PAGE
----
where your patients’ use of the Nutrition Facts Label can have the greatest impact. They are the three “S”s – saturated
fat, sodium, and sugars.   So, we’ve already talked about the nutrients
to get more of. Now let’s look at the nutrients you should
try to get less of. For these, aim to stay below one-hundred percent
of the daily value each day. The first of these is Saturated Fat. Saturated fat is required to be on the Nutrition
Facts Label. The Daily Value for saturated fat is less
than 20 grams per day, based on a two-thousand calorie diet. So you should aim to get less than this amount
each day. Saturated fat is found in higher proportions
in animal products and unlike unsaturated fat, it is typically solid at room temperature. The human body actually makes all the saturated
fat it needs — so it’s not necessary to get any saturated fat from the food you eat. Eating too much saturated fat can raise your
levels of total cholesterol and low-density lipoprotein, also known as LDL or the bad
cholesterol, in the blood. This, in turn, can increase your risk of developing
heart disease. Heart disease is the leading cause of death
in both men and women in the United States. The Dietary Guidelines for Americans recommends
that you consume less than ten percent of your calories from saturated fat, and that
you replace saturated fat with monounsaturated and/or polyunsaturated fat. If you do that, you can decrease your risk
of developing heart disease. Wow, that’s worth it. I think it’s easy to remember which is which,
since unsaturated fats are usually liquid at room temperature. I am finding myself using olive oil and canola
oil more often, anyway. I’m pleased to hear that you’re making
positive choices for cutting back on saturated fat. You can also check the Ingredient List for
ingredients that contain saturated fat. Some examples are lard, shortening, butter,
and cream.   Next up is another nutrient to get less of
that can have a negative impact on your patients’ health: sodium. Most Americans eat too much sodium. But what many people don’t realize is that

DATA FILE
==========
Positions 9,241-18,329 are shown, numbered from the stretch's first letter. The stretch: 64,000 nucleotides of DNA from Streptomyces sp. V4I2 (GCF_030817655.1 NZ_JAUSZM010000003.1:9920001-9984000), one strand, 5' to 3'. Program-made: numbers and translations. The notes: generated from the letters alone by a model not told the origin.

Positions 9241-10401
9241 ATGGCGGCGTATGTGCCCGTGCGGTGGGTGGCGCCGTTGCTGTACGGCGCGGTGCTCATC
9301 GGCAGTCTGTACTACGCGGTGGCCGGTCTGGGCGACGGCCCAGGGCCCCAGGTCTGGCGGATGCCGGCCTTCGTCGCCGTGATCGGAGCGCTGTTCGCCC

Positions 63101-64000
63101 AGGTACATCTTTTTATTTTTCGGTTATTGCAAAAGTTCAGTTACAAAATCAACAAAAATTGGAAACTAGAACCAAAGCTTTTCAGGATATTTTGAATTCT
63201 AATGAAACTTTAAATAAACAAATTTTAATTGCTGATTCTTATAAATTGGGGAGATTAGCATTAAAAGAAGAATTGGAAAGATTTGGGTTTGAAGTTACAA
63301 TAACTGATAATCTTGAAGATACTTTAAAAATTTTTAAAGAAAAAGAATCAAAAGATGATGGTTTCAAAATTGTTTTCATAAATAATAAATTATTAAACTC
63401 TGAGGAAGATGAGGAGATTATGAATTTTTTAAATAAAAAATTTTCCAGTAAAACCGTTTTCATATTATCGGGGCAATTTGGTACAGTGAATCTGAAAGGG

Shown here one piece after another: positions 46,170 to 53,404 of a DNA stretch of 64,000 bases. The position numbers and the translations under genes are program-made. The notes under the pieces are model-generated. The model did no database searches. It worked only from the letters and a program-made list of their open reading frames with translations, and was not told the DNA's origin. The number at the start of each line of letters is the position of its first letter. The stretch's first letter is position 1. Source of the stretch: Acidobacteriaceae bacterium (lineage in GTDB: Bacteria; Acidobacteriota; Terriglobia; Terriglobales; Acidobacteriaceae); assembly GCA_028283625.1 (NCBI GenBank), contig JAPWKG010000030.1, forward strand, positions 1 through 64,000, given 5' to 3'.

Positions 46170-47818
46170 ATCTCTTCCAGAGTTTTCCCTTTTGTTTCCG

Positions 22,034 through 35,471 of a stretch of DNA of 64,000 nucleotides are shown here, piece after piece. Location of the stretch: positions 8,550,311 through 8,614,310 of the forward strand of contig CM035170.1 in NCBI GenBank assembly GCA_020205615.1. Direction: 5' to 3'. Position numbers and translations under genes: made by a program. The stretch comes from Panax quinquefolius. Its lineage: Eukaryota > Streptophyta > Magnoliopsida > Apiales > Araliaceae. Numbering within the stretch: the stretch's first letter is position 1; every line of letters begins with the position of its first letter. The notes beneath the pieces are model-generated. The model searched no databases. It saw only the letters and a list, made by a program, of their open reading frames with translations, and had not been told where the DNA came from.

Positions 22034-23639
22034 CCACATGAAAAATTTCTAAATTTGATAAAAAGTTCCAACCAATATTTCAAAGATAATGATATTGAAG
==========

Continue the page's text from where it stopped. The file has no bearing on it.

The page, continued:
use of the salt shaker is not the main cause of too much sodium in the diet. In fact, more than seventy-five percent of
dietary sodium comes from eating packaged and restaurant foods. Let’s sit in on a discussion about sodium.   I’ve been thinking I may eat too much salt
– that’s the same thing as sodium, right? Well, the words “salt” and “sodium”
don’t mean the same thing, but they are often used interchangeably. Salt’s chemical name is sodium chloride,
and it’s a crystal-like compound that is abundant in nature and is used to flavor and
preserve food. Sodium is one of the chemical elements found
in salt. Sodium is a nutrient to “get less of”
for most Americans. Sodium is required to be on the Nutrition
Facts Label, and the Daily Value for sodium is less than twenty-four hundred milligrams
per day. To put this amount in perspective, that’s
equal to about one teaspoon of salt. But on average, Americans eat about thirty-three
hundred milligrams of sodium a day! Wow! That’s a big difference. Yes. And most people don’t realize that more
than forty percent of sodium consumed by Americans comes not from the salt shaker, but from ten
types of foods. These include breads, deli foods, pizza, soup,
sandwiches, cheese, mixed pasta and meat dishes, and snacks. Bummer – because all of those are pretty
yummy. But honestly, sometimes I do worry about my
blood pressure. It seems to be getting a little higher each
year. I remember you telling me that salt — or,
I guess I should say sodium — has something to do with that, right? Yes – and believe me, you’re not alone. High blood pressure, also known as hypertension,
affects approximately one in three U.S. adults, or seventy-five million people. An additional seventy-eight million adults
suffer from slightly elevated blood pressure, which can turn into high blood pressure. High blood pressure forces the heart to work
harder and can damage blood vessels and organs. This can increase your risk of developing
heart disease, congestive heart failure, stroke, and kidney disease. In the United States, heart disease is the
leading cause of death, and stroke is among the top five leading causes of death, for
both men and women. That’s pretty scary, especially with my
blood pressure going up each year. Well, don’t forget that it’s normal for
blood pressure to rise as you age. But the good news is that eating less sodium